10 Things Kids Can Grow in Their Room
April 27th, 2012 by admin
As greater emphasis is made on sustainable agriculture, “green” habits and eco-friendly gardening, it’s only natural that kids should become interested in growing things themselves. Though some plants are too finicky to be suitable for young gardeners, there are others that do quite well in containers. If your child’s green thumb is budding, here are ten things that they can grow in their own bedrooms.
- Aloe Vera – The hard-to-kill nature of the aloe vera plant makes it a great choice for kids rooms, as it can withstand a bit of neglect without suffering greatly. As an added bonus, kids can reap the benefits of their well-cultivated plants in the event of skin irritation or burns.
- Cacti – There are many varieties of small cacti that thrive indoors and require next to no care, though they’re more suitable for older children that understand to handle these prickly beauties with care.
- Sunflowers – These tall, bright blossoms will bring a smile to your child’s face every time they see them, and can thrive in containers with proper lighting conditions. There are several varieties of these yellow wonders to choose from, and most are relatively low-maintenance.
- Philodendron – The fast growing and hardy philodendron vine is a great choice for kids, as it can withstand a bit of abuse without dying. The vines can also grow new roots in a glass of water if cut carefully, so kids can relive the potting process over and over again.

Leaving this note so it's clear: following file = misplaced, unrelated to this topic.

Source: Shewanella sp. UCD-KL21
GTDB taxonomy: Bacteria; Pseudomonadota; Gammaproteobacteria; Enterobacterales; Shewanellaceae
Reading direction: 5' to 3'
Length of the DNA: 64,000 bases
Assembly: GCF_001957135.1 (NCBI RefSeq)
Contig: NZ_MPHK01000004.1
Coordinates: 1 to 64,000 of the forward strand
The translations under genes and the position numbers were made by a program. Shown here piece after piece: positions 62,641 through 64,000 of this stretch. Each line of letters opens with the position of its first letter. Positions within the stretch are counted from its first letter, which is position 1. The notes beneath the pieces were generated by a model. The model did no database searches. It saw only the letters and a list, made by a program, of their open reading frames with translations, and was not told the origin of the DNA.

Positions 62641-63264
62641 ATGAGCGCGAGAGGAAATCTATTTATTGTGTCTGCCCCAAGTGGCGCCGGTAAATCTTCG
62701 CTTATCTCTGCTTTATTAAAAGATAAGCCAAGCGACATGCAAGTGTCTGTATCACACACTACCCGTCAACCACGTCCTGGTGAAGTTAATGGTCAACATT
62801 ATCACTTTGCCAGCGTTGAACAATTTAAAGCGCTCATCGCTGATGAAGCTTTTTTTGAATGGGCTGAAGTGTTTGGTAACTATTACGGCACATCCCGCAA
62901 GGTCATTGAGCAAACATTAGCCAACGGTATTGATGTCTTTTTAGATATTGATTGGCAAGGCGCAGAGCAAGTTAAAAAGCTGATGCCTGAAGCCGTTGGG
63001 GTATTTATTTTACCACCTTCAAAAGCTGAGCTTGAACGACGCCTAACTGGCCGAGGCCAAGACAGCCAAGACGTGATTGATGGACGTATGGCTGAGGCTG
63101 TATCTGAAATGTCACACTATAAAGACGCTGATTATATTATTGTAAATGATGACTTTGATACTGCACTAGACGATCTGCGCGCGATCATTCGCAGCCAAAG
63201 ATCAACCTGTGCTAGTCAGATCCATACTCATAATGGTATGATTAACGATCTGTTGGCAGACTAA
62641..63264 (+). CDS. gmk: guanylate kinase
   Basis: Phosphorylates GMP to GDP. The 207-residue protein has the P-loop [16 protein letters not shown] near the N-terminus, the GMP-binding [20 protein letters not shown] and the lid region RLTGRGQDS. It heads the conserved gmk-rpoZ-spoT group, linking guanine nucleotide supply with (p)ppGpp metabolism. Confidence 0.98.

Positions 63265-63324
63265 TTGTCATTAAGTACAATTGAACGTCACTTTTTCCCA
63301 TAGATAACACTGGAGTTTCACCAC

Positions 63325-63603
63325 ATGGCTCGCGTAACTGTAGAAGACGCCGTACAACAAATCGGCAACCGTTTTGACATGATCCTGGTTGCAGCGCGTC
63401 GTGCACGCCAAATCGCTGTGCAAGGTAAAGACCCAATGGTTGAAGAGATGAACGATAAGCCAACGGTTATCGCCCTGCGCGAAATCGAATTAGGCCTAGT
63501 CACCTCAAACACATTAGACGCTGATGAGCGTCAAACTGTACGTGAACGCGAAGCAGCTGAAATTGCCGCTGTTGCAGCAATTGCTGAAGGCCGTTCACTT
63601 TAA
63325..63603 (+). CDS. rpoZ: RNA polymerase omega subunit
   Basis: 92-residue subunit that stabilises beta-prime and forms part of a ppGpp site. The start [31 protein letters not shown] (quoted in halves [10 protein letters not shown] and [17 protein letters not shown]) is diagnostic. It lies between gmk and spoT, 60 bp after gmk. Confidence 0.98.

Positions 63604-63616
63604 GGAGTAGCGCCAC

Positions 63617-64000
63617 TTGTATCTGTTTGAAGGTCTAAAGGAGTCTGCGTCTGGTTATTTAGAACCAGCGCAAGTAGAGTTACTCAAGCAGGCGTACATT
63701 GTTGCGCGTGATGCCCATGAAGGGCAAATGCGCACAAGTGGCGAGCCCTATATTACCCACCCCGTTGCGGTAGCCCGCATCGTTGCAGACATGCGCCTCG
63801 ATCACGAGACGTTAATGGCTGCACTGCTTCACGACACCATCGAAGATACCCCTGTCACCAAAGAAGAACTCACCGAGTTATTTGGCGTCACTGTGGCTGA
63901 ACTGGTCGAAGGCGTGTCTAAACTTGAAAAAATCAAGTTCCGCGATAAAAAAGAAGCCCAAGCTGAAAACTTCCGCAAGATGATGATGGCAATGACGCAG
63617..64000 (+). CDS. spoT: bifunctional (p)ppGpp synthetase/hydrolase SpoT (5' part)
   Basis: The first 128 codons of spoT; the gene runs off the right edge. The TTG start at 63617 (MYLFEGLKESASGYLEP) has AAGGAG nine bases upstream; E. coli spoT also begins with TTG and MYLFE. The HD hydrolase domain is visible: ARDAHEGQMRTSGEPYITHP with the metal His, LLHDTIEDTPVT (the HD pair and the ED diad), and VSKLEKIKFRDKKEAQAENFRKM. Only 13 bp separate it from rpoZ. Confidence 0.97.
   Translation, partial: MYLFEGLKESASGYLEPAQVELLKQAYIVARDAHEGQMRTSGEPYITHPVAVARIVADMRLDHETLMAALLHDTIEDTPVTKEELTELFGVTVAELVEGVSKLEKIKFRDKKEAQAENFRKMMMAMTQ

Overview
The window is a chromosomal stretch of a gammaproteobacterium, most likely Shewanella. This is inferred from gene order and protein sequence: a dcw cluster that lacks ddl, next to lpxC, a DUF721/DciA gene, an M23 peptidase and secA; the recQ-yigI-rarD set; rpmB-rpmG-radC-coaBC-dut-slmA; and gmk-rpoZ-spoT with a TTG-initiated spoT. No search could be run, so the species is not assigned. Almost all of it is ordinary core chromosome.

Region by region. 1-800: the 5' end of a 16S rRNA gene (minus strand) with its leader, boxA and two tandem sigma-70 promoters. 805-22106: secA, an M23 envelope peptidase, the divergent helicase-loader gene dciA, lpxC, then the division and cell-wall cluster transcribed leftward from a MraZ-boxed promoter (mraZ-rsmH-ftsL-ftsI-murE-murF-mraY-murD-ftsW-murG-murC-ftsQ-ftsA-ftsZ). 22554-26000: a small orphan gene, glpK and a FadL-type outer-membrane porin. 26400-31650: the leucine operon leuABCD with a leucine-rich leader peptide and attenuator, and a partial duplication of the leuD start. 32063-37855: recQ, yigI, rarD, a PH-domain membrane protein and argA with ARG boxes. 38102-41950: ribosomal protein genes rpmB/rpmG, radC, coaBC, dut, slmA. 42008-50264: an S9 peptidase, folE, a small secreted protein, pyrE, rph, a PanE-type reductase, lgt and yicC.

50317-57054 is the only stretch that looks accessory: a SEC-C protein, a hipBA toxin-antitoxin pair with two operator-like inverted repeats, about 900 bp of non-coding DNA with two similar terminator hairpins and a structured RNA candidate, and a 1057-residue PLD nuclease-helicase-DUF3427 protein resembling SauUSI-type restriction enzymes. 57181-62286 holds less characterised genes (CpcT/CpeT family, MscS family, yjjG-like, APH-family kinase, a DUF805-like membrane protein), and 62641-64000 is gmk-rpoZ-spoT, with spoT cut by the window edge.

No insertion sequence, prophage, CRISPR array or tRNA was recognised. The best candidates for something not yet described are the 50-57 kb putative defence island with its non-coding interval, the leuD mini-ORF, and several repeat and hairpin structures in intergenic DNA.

- Spider Plant – Inexpensive and tough, spider plants can survive a few forgotten waterings and even flourish if they receive a bare minimum of care. They’re also touted for their air-purification abilities by some.
- Kitchen Herbs – Basil, mint and parsley are all hardy and useful plants that kids can grow; they can also feel a sense of pride when their “harvest” helps to flavor dinner as plants mature!
- Kit Gardens – There are several kit gardens designed for indoor growth and selected with young agrarians in mind; both online retailers and brick-and-mortar gardening stores will have a selection.
- Radishes – Because the sprouts of radishes tend to become visible in a relatively short time, kids will get the satisfaction of seeing the results of their efforts before their attention span is expended on a pot full of dirt.
- Panda Plant – The fuzzy leaves and drought-resistant qualities of the panda plant, also known as kalanchoe, are great choices for young gardeners due to their ability to weather neglect and the fun texture of the leaves.
- Mold – Any mother who’s ever had to clean a child’s room knows that the thing kids are most adept at growing is mold. Half-hidden, forgotten dishes and remnants of food can become quite the colorful, spore filled mess. While these “experiments” may earn top place at the science fair, they aren’t likely to win any awards with Mom.
After kids get the hang of caring for these low-maintenance plants, they can move to more finicky specimens that will require more attention and care. Depending on the placement of windows and the quality of light in your child’s room, the possibilities for container gardening are quite varied.
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